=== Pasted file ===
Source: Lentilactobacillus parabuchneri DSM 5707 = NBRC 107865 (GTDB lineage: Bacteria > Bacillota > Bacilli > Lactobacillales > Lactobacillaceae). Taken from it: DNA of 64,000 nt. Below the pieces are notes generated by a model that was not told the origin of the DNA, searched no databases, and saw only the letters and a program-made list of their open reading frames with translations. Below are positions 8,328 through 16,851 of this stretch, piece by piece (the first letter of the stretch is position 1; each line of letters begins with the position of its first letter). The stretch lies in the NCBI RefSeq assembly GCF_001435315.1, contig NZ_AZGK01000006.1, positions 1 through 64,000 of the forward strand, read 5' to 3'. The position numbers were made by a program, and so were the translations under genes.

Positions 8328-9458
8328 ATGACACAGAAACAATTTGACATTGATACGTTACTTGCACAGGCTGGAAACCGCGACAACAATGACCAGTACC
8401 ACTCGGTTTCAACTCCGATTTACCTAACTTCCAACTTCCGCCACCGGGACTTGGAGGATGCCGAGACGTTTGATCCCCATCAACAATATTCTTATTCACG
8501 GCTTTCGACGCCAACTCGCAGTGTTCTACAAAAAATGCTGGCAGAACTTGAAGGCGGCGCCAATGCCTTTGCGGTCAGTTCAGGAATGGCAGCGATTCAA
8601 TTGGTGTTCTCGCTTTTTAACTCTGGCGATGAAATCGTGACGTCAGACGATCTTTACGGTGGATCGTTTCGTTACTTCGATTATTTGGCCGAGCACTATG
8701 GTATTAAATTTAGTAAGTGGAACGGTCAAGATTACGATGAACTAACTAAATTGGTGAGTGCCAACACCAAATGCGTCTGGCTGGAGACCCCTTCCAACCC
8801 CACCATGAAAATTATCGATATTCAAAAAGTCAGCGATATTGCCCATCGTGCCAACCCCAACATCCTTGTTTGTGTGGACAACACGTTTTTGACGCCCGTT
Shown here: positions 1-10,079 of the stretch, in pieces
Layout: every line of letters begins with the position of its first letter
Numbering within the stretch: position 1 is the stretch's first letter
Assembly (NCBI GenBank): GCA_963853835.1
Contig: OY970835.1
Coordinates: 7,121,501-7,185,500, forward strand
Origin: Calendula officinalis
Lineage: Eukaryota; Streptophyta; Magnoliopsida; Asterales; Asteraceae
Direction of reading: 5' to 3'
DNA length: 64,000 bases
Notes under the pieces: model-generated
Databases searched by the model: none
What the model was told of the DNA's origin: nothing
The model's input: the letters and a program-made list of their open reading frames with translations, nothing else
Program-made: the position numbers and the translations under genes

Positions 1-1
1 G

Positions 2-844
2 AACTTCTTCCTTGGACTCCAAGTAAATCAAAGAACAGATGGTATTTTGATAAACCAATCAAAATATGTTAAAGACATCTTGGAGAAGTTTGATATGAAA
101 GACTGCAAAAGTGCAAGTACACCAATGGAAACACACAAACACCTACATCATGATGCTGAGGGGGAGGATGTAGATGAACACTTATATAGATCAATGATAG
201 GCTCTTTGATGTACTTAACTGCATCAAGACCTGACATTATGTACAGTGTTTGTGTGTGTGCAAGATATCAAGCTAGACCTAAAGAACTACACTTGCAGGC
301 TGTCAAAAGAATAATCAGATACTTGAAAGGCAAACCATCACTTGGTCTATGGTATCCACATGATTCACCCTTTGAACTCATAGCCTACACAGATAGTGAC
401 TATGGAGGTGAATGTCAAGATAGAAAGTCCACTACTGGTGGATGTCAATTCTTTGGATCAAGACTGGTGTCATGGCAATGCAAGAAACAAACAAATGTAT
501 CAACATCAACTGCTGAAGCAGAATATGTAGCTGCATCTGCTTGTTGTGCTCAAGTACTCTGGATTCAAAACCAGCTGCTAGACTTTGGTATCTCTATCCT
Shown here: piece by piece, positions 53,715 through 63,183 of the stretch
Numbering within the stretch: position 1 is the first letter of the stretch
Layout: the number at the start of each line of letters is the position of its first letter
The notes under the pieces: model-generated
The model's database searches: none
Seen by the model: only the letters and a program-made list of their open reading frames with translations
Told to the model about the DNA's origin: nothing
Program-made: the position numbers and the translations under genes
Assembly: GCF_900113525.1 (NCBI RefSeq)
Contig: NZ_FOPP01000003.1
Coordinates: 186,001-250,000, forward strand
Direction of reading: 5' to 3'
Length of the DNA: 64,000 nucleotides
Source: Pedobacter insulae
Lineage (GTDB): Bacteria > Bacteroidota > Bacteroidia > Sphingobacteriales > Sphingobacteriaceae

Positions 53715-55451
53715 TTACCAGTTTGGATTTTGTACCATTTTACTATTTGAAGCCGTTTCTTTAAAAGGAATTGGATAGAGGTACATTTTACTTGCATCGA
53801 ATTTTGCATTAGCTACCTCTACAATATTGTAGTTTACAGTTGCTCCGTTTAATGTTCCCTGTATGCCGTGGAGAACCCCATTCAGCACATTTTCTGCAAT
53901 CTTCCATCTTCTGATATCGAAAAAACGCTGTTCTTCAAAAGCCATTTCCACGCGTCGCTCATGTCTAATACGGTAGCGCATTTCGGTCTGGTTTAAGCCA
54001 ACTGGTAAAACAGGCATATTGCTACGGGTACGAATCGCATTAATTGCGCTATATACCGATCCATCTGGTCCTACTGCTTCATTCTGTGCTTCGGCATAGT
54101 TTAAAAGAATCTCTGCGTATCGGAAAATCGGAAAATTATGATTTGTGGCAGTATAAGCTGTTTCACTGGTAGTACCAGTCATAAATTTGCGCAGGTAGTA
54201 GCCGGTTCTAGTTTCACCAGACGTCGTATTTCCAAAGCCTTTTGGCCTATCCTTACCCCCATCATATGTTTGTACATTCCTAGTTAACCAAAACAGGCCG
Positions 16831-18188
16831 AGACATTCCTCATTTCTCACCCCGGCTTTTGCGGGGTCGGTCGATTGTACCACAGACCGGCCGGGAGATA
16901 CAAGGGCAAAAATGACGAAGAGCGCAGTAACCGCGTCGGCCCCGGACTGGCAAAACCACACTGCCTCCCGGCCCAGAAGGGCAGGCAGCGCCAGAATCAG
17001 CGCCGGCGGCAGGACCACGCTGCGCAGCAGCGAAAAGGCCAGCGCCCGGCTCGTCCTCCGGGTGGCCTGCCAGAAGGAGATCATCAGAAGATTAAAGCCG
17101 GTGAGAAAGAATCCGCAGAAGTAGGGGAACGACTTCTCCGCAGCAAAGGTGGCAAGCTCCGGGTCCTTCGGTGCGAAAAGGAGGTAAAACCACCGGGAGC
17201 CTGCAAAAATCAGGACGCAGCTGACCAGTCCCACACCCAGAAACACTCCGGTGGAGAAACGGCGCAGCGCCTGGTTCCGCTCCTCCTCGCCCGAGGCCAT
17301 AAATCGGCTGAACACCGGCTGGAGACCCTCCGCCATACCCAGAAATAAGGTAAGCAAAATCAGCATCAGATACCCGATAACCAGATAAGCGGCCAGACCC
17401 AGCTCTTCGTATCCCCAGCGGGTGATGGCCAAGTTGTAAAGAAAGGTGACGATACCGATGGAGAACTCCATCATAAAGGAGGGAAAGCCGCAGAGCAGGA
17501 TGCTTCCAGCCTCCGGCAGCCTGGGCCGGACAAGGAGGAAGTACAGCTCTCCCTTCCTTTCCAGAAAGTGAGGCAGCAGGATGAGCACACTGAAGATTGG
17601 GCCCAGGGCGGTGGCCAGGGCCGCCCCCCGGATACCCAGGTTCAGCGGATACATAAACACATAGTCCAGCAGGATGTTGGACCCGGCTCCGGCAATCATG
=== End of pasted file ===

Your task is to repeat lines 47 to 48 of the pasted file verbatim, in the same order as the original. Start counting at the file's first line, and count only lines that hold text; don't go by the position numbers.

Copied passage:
Lineage (GTDB): Bacteria > Bacteroidota > Bacteroidia > Sphingobacteriales > Sphingobacteriaceae

Positions 53715-55451